If you cannot read traditional print books because of a visual impairment, physical disability or severe learning disability, Bookshare can help!

Our books are “accessible,” which means you can read our books many different ways.

Bookshare offers the world’s largest collection of accessible titles. As a result, people of all ages, as well as schools and many organizations around the globe can access the books they need for school, work, career advancement, skill development and the simple love of reading in formats that work for them.

How can you read Bookshare books?

  • Listen to books with high quality text-to-speech voices
  • Hear and see highlighted words on screen
  • Read with digital braille or enlarged fonts
  • Create physical braille or large print
  • Read directly from your Internet browser


Textbooks for Science 

The following are steps to download a science textbook from Bookshare for a student. Only the teacher sponsor (TVI) is able to asssign a textbook. The student can't assign it to himself.

Please see the Bookshare website for more detailed info:

Basic Steps for Bookshare:

  1. The TVI becomes a sponsor for Bookshare
  2. The TVI adds the student to a roster on Bookshare
  3. The TVI assigns the NIMAC book (textbook) to the student's account.
  4. The student searches for the book.  It will appear on his account once assigned by the teacher.
  5. Either the TVI or the student can download the book. If the student has his/ her own electronic device, it is usually preferable for him to download the book.  If not, the teacher can download it for him and save it to a thumbdrive for the student. The student is then able to read the material on a braillenote or other device with a braille display.

This section of the AFB website includes resources for teachers of braille, resources for parents, a link to DOTS, the newsletter for braille literacy, and a listing of sources of braille materials.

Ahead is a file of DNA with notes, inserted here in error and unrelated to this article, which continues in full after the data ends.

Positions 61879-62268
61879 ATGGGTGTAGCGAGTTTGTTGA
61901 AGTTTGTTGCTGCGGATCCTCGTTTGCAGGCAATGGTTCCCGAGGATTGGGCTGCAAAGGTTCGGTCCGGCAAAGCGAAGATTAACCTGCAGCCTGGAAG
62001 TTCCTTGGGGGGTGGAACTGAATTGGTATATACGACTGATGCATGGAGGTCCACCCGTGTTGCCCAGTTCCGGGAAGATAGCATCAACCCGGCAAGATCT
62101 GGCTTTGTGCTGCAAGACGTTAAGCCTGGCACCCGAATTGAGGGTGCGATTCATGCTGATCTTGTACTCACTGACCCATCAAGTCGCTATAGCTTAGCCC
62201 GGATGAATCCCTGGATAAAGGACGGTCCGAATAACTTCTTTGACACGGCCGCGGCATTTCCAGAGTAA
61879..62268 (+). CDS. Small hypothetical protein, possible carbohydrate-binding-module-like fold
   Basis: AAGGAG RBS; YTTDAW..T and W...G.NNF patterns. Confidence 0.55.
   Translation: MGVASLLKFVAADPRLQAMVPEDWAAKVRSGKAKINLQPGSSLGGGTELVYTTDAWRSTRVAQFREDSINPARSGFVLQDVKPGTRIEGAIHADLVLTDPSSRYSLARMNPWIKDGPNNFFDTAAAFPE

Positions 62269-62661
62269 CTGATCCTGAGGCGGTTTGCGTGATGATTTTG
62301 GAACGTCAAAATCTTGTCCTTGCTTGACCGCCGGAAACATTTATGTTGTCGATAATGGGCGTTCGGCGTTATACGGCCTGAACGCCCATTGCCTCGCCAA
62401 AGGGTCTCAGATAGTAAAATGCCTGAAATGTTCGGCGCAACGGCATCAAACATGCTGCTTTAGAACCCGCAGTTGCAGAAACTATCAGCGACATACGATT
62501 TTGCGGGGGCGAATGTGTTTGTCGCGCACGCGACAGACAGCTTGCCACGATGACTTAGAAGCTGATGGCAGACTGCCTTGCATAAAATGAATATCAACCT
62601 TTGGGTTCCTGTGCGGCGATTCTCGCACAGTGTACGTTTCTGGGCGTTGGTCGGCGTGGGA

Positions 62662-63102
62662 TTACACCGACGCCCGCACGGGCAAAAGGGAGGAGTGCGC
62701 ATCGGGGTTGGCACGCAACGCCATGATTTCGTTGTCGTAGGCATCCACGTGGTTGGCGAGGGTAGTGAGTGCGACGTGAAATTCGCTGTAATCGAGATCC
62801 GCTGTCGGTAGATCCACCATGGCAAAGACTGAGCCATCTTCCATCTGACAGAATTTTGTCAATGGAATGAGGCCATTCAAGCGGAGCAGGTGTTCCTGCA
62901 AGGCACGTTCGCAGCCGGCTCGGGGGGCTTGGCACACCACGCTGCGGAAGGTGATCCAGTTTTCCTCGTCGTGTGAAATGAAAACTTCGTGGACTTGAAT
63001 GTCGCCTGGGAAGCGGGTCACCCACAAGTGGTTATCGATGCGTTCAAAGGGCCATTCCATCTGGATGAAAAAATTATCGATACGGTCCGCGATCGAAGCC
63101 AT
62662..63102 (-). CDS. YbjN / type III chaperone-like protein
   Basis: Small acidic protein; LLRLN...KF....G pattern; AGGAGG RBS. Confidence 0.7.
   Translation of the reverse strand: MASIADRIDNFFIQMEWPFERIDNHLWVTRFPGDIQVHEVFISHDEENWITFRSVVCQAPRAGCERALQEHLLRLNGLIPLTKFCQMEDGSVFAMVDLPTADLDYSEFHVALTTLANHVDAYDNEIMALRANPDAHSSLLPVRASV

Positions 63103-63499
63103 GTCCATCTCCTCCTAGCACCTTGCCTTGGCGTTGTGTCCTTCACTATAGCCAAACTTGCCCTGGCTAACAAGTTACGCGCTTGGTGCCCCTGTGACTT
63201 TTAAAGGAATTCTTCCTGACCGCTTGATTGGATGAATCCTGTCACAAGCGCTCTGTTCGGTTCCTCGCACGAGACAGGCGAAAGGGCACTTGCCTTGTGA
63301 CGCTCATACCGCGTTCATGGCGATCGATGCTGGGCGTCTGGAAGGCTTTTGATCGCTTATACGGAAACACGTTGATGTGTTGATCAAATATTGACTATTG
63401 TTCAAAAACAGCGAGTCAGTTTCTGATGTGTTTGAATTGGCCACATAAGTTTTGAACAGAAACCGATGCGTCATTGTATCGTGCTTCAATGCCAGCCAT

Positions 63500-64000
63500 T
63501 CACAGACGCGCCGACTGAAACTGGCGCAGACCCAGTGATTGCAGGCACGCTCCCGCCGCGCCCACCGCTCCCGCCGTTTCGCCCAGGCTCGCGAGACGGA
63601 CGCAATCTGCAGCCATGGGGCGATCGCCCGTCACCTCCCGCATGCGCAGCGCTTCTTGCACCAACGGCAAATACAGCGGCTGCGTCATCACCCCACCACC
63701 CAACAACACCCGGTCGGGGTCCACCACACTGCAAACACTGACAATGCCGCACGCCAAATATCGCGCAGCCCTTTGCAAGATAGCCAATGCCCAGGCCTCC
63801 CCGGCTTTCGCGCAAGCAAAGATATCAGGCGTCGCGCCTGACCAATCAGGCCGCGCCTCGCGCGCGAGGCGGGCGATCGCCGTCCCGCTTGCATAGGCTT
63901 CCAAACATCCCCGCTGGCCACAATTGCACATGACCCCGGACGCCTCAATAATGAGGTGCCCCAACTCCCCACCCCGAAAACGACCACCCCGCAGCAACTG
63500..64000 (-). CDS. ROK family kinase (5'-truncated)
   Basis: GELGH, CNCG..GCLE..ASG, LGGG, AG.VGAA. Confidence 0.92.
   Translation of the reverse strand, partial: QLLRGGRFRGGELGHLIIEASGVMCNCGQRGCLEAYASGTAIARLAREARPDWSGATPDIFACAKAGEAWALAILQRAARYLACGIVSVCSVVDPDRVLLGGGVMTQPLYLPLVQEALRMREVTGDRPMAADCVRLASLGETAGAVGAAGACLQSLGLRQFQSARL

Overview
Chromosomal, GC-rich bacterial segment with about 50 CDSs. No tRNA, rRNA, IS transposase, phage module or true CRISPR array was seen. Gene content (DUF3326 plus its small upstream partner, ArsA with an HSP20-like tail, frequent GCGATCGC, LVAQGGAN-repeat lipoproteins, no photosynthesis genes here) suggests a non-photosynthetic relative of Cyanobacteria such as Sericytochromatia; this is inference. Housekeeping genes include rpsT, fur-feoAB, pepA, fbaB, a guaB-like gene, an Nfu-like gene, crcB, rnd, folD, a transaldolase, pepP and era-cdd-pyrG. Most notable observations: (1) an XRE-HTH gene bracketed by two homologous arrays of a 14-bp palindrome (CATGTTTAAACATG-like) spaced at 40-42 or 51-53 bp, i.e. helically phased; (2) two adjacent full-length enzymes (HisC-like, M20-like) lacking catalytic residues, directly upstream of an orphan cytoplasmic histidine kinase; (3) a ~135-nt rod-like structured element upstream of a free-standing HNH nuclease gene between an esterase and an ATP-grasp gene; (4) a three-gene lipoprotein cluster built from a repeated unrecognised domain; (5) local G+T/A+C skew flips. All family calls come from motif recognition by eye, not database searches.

Source: American Foundation for the Blind (AFB)

Find answers to common questions about the law regarding braille and learning media assessments in this three-page document; included are numerous resources for more information.

Source: Colorado Department of Education

"BANA's purpose is to promote and to facilitate the use, teaching and production of braille." It publishes codes, rules, interpretations, and opinions about braille, most of which can be downloaded from the site.

Source: Braille Authority of North America (BANA)

Our own Braille Awareness Kit is designed to provide an understanding of the braille system and how braille makes a difference in the lives of people who are blind; available on loan.

Source: Perkins School for the Blind

At APH's Braille Bug site, students who are sighted can learn about braille and its history, play games, and practice their new skills with games and riddles; a section for parents and teachers includes classroom activities and a reading club.

Source: The American Printing House for the Blind (APH)

This is an overview of the braille alphabet in Spanish.

Source: APH Braille Bug

For those who want to become braille transcribers, NFB's Jernigan Institute administers the Braille Transcriber Certification Training Program for the National Library Service for the Blind and Physically Handicapped. Details about the program are at this site.

Source: National Federation of the Blind (NFB)

Reproduced by Duxbury, Inc., world leader in software for braille and braille translation. These are print resources for students and teachers of braille.

Source: Duxbury Systems, Inc

Browse braille designs, some of which have step-by-step-instructions to create your own braille drawing, and some of which are files ready to be embossed.  Includes guidelines to create your own braille design from scratch.

Source: Paths to Literacy